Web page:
Spoiling for a Catfight

It's scratch, hiss, claw in media land as Clinton and Pirro square off

New York Republicans, it seems, have been happy to boost those numbers. Pirro is the favored pick among those looking to pit a female candidate (see "Code Pink," May 11–18) against Clinton. Those women who tend to cast their ballots for a female candidate would have an alternative if Pirro's name were to appear along with Clinton's—both women, after all, are ambitious lawyers and working mothers with wayward husbands. "Certain women voters say, 'I want to see a woman in the Senate, so I'm voting for Hillary,' " says Edelman, the Republican analyst. "Mrs. Clinton would not have the benefit of their automatic vote." Indeed, the senator dropped some 13 points in the polls after Pirro announced her candidacy—among women she fell from 75 percent to 51 percent, with 21 percent now saying they're undecided.

But the notion that women voters focus more on gender than men voters isn't borne out in election figures, says Ruth Mandel, of the Center on American Women in Politics, at Rutgers University. Typically, incumbency and party ideology trump everything for men or women. When the gender gap has come into play, it has tended to benefit incumbent Democratic women, like Clinton.

Pirro has already bumped into her fair share of problems. At the campaign kickoff in Manhattan, she suffered the embarrassment of losing page 10 of her script—a major gaffe replayed endlessly on TV and the Web. Then reporters tested her grasp of national issues: You say you want to make President Bush's tax cuts permanent, they demanded, so how much would that increase the federal deficit? You say you're pro-choice, but when do you think life begins? You say you support the war on terror, yet what would you do about the troops in Iraq?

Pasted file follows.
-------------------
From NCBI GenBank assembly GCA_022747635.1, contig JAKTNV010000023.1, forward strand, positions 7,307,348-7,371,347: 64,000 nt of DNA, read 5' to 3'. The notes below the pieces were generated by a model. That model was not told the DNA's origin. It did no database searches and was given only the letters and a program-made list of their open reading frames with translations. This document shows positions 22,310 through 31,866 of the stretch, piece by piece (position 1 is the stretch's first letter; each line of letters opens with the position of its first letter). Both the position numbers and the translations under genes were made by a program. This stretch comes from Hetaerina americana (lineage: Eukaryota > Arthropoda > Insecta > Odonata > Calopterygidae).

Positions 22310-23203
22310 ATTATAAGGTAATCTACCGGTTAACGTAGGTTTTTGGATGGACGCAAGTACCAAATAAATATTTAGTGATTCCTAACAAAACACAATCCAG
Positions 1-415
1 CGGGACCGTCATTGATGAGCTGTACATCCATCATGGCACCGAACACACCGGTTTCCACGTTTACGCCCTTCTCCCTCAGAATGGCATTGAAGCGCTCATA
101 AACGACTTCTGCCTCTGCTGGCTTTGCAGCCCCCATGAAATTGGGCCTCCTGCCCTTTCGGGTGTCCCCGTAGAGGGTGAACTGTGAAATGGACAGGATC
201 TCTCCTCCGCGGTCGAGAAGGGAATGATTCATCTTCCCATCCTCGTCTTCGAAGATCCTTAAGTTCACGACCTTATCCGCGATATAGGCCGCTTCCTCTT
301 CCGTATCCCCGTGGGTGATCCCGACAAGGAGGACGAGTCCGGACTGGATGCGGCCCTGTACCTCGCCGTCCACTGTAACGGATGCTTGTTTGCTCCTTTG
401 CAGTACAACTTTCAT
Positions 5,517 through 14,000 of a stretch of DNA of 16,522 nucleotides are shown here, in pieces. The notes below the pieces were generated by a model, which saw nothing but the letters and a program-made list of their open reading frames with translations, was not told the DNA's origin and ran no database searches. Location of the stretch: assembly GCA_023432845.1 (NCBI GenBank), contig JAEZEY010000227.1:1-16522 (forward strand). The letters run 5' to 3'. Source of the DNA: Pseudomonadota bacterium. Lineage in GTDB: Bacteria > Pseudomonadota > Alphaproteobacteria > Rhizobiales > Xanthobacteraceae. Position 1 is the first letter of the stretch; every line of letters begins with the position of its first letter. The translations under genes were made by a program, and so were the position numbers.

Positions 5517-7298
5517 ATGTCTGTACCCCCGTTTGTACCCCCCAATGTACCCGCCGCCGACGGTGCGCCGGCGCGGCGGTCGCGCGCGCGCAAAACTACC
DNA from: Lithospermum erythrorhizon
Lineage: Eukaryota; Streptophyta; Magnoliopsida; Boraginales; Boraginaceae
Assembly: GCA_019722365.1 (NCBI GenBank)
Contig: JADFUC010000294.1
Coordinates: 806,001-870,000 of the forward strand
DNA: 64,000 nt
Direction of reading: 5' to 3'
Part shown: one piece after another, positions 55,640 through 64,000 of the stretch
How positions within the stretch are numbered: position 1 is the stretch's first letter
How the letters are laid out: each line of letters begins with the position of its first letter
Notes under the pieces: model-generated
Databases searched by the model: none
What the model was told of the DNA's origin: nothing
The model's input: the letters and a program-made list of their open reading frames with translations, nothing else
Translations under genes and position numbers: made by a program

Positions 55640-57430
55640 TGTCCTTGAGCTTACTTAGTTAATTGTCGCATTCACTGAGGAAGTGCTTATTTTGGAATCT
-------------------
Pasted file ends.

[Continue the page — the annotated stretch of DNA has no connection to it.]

Pirro, for the most part, struggled to answer. "It's my first day on the campaign," she pleaded.

And then there is Pirro's greatest liability to date—her husband, Albert. The Albany lobbyist comes with serious baggage, including a prison term for tax evasion and an out-of-wedlock child. Last spring, allegations surfaced that he had leaked sensitive information about one of his wife's criminal cases to a reputed mobster—claims Pirro has denied. Reporters have hounded her at every campaign stop. Why wasn't her husband by her side? What's his role in the campaign? Will he serve as a top fundraiser, as he has for other GOP candidates over the years?

Such scrutiny is sure to continue. But smiling politely in Manhattan, Pirro offered her answer: "I am a strong, independent woman, with a record that I'm proud of, and I will be running this campaign on my own."

Just wait: The grrrowling could get louder yet.

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